Aren’t we Armenians fortunate? Whenever we meet a fellow Armenian, we don’t start off as strangers, needing to get to know each other. We already know so much about each other, our history, culture and religion, that we have a magnificent base on which to build. Trivialities are dispensed with, so that we are given the opportunity to forge in-depth relationships that will endure for our entire lives. That is exactly what takes place when a large group of Armenians goes on tour. Those that we didn’t know, we got to know well, and those that we already knew, we got to know better. When you conceive of yourself as being part of something greater than your own time and place, you extend your existence back into the past, and forward into the future. Long live the Armenians, wherever they may be!
The following morning, Tuesday, October 7, we had breakfast at the hotel, and set out on an ambitious journey. We toured the city of Shushi; visited the Ghazanchetsots Church, where the Azeri military had stored their arms, which were captured by the Armenians after they scaled the sheer cliffs of Shushi during the war of liberation. According to our Armenian guides, there is an interesting history to the name of this church. It seems that sometime in the middle of the 19th century, Armenians from the village of Shahkert, in the region of Goght, had to leave their village, and come to live in Shushi. They were famous coppersmiths (ghazanchetsi), or as we say in Western Armenian, kazanjiner. These people built a beautiful cathedral and called it Soorp Amenaprkich (All Saviors). But very soon the people of Shushi began to call it Ghazanchetsots (of the coppersmiths) church. Notice the combining of Turkish and Armenian words in the construction of the name. Today, both names are in use for the cathedral. I can relate to this very well because my mother’s maiden name was Kazanjian, and her father actually was a kazanji. I have a family heirloom in my possession, a small round vase-like receptacle made of tin that has inscribed on the outside in Armenian, Baidzar, and the year 1914. It was obviously a gift to his granddaughter, who, by the way did not survive the trek through the Syrian desert, following the expulsion from Diarbekr by the Turks of what remained of the family.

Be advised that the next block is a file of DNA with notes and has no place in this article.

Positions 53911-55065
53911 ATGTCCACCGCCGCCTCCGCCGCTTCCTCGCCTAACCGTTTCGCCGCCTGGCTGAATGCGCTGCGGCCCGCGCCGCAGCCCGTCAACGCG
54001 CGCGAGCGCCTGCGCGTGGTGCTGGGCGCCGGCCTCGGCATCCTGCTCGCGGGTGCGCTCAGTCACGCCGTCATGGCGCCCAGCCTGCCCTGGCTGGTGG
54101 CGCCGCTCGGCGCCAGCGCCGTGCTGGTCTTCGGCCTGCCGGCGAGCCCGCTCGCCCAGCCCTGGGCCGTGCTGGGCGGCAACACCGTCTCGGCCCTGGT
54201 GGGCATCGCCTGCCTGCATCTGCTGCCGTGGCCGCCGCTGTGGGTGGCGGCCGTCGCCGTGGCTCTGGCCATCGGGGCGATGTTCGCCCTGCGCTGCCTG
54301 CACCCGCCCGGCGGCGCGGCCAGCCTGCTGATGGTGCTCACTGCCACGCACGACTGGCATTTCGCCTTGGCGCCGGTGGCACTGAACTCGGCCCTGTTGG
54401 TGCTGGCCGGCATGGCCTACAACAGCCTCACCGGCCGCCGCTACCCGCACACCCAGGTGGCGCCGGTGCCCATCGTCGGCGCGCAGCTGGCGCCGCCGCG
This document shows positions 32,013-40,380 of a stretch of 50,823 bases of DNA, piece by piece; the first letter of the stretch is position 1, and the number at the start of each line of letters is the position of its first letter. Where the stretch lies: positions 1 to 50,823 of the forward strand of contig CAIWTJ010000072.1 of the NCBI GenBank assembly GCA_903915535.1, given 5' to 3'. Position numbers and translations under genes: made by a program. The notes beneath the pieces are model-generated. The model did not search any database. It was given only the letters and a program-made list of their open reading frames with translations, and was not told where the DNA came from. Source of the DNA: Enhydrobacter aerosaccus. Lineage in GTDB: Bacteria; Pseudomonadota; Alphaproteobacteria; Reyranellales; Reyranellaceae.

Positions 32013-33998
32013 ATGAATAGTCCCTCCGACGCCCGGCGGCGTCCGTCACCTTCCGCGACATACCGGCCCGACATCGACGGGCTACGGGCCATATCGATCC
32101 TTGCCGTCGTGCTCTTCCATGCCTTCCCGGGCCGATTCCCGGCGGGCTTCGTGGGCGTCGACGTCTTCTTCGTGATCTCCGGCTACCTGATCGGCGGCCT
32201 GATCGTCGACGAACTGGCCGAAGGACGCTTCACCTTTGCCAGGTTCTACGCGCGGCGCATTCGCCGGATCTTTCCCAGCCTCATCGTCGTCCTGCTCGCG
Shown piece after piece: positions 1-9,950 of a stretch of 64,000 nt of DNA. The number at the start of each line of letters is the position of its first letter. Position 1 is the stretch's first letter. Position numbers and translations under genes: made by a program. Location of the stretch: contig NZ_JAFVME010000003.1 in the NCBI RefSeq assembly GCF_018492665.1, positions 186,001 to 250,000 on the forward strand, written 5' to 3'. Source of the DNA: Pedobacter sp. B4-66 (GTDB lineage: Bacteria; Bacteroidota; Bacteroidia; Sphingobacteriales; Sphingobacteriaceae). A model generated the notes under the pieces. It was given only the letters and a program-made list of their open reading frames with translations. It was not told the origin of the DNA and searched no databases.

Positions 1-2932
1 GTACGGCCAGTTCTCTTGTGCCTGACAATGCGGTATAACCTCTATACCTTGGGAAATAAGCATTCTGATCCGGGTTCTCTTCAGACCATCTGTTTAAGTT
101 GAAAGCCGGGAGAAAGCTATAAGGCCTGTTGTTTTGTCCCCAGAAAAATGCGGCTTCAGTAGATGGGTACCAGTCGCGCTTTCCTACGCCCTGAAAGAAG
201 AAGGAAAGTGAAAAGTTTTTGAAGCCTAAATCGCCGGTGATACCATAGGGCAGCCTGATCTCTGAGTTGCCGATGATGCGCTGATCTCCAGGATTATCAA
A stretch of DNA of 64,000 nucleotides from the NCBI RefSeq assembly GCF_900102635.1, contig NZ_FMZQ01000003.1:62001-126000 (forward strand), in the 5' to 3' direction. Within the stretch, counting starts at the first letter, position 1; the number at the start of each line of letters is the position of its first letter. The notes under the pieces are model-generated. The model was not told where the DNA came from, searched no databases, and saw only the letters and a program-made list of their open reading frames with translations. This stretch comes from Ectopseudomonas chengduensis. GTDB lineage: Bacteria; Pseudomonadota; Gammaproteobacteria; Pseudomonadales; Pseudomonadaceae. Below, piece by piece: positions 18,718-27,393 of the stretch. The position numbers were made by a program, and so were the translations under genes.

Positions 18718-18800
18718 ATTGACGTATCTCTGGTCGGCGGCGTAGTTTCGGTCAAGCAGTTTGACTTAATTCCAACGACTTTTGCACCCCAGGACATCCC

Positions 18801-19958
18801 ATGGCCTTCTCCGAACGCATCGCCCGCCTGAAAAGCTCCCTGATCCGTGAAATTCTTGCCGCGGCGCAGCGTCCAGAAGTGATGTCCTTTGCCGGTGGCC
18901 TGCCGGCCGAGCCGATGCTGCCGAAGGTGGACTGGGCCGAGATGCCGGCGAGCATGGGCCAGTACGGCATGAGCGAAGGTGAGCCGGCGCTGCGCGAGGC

Continuing to Tank, the Shushi liberation monument (1993), and the Muslim Mosque (19th century); we then observed a panoramic view of Karin Tak (under stone) village, and made a tour of the city of Stepanakert.
The saddest moment of our tour occurred when we visited the cemetery in Stepanakert where the martyrs who fought for freedom in the war of liberation were buried. The tall gravestones marking each grave were engraved with a photographic image of the young Armenian buried there. Their ages all seemed to be in the twenties; young, handsome, virile men; the cream of our people cut down in their prime. I was reminded of the time during the third year of the war, when our son was in the front lines with our boys, writing dispatches and sending them to the Hairenik press for publication. He returned from there without his Timberline boots, and when I asked him about them, said, ”Hairig, if you saw them fighting in their slippers, you too would have given them your shoes.” When he returned the following year, half the young men he had befriended the previous year were no longer alive. What a comfort it was to have Der Diran Papazian in our midst to give vent to our grief by delivering a most moving eulogy and prayer. I don’t believe there was a dry eye present nor anyone who didn’t have a lump in the throat.